Spiritual Assessment Care
  • Be present with the patient
  • Communication and listening skills
  • Questions to stimulate discussion
    (the tell-me-about approach)
  • What is important for us to know about your faith
    or spiritual needs?
  • How can we support you needs and practices?
  • Do you have an image of a higher power?
  • Who do you go to for support?

Religion and Spirituality
  • What has been most important in your life?
  • What are you thankful for?
  • What has made you happy?
  • What is your source of strength now?
  • Is there anything that feels unfinished?

Exploring Cultural Beliefs
  • What do you think might be going on?
  • If we needed to discuss a serious medical issue
    how would you and your family want to handle it?
  • Would you want to handle the information and
    decision-making or should that be done by someone
    else in the family?
  • Avoid using family members as translators

Advanced Care Planning
Advance Care Planning
  • A communication process rather than a legal
  • A way of planning for future medical care
  • A mechanism of ensuring that care received
    matches patients values and goals
  • Two main products
  • Living Will

  • Advance Directive
  • Health care agent or proxy

5 Steps for Successful Advance Care Planning
  1. Introduce topic
  2. Structure the discussion
  3. Document patient preferences
  4. Review and update when clinical course changes
  5. Apply directives when need arises

1) Introduce Topic
  • What have you been thinking about a living will?
  • Explain the process
  • Determine the patients comfort level
  • Do you feel ready to talk more about this today?

2) Structure the Discussion
  • Who do you want to make health care decisions for
    you when you cant make them?
  • What kind of medical treatment do you want/dont
  • Life support, coma, brain damage
  • How comfortable do you want to be?
  • Pain, cleanliness, spiritual readings, music,
    personal care
  • How do you want people to treat you?
  • Company, prayers, hand holding, pictures, home
  • What do you want your loved ones to know?
  • Forgiveness, fear, respect for wishes,
    counseling, remains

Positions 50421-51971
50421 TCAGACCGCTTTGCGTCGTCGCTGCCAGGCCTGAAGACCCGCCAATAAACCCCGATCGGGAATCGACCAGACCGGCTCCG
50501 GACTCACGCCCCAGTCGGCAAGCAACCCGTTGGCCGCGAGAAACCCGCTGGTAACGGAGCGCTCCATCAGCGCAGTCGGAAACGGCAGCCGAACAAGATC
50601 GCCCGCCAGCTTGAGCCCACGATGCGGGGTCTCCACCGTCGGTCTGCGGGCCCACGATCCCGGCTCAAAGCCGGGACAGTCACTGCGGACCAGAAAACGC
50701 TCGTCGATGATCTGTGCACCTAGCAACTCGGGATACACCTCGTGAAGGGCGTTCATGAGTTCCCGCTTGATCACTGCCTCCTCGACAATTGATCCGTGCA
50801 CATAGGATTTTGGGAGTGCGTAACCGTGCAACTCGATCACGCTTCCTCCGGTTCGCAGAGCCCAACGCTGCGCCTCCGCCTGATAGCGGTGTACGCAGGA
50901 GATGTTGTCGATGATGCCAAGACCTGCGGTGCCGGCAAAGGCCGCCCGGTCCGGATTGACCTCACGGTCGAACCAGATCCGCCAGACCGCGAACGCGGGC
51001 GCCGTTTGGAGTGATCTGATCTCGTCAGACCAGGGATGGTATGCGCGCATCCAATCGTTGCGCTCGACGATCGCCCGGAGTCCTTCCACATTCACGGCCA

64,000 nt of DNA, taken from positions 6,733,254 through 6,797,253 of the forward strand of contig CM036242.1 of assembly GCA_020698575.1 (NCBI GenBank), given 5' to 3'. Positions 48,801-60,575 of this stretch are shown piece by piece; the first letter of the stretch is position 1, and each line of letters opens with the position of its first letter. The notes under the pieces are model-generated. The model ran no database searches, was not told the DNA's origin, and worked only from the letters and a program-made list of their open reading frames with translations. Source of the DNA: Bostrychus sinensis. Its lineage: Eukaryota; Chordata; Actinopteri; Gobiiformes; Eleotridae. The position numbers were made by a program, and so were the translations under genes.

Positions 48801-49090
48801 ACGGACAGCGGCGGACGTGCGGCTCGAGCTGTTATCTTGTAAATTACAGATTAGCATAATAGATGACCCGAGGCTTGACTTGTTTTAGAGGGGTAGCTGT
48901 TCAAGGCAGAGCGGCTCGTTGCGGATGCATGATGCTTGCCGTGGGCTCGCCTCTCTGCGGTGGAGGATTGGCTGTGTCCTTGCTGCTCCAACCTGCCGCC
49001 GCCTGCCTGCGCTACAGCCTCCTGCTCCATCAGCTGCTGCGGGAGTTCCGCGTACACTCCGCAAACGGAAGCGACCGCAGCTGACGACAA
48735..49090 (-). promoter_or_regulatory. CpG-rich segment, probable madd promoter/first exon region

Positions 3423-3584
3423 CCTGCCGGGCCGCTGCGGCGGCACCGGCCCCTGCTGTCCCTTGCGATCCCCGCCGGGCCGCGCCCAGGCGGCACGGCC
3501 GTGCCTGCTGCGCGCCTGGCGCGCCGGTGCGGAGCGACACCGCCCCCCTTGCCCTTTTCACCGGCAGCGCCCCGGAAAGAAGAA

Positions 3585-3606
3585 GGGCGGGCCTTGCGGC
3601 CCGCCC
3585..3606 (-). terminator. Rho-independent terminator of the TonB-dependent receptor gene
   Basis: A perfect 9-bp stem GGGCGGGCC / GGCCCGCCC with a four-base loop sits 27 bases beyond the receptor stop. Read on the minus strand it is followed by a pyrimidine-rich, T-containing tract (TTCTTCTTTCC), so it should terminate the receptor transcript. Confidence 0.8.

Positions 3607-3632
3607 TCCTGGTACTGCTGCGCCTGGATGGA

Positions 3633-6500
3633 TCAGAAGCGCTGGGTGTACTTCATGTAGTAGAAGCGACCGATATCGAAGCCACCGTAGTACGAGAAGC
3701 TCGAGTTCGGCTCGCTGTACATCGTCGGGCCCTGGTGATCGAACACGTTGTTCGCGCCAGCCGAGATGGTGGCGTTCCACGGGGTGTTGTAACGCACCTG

3) Document Patient Preferences
  • Topics to Consider
  • Pain management
  • Artificial nutrition and hydration
  • Mechanical ventilation
  • Dialysis
  • Blood transfusion
  • Sign the documentation place in chart
  • Encourage patient to keep copies

4) Review and Update
  • Occurs after a clinical event as a result of
    disease progression
  • As disease progresses allow for evolution in
  • Patient understanding
  • Patient preferences
  • Document changes

5) Apply
  • Review the Advance Directive
  • Consult with proxy
  • Use ethics committee for disagreements
  • Carry out the treatment plan

Natural Signs Symptoms of Approaching Death
  • Changes in patterns of elimination
  • incontinence, darker urine, decreased urine
    output, constipation
  • Reduced strength and mobility
  • Needs more assistance with ADLs, increasingly
    confined to a smaller space in the home, frequent
    napping, dozing
  • Decreased interest and involvement in activities
  • Level of consciousness changes
  • Re-prioritizing interests and energy
  • Concrete thinking
  • Less planning and interest in the future
  • Fluid and food reductions
  • Patients decreased interest in food/need for
    small frequent amounts of food
  • Softer pudding like consistency in food

Natural Signs Symptoms of Approaching Death
  • Commonly described supernatural experiences
  • Visitations from people who have died
  • References to a mode of transportation
  • Less fear and death anxiety after these
  • Attempt at completion of personal tasks of the
  • Im sorry. Please forgive me. I
    forgive you.
  • I love you. Goodbye.

Natural Signs Symptoms of Approaching Death
  • Energy surge
  • Quick transition from coma-like rest to agitated
    movement talking desire to eat
  • Often with acute mental clarity
  • Very time limited
  • Issues of personal safety
  • Circulation changes
  • Hands and feet increasingly cooler to the touch
  • Nail beds begin to darken
  • Skin mottling
  • Respiratory changes--apnea, Cheyne-Stokes

Elements of Good Death
  • Comprehensive symptom management
  • Completion of unfinished business
  • Balancing the needs/goals of patients and their
    loved ones
  • Death with Dignity
  • Without focus on inappropriate use of technology
  • Without unrelenting pain
  • In surroundings that are familiar and comfortable
  • In the presence of people who can relate as
    compassionate human beings

Take Home Point
  • Even When a Cure is Not Possible Care is Still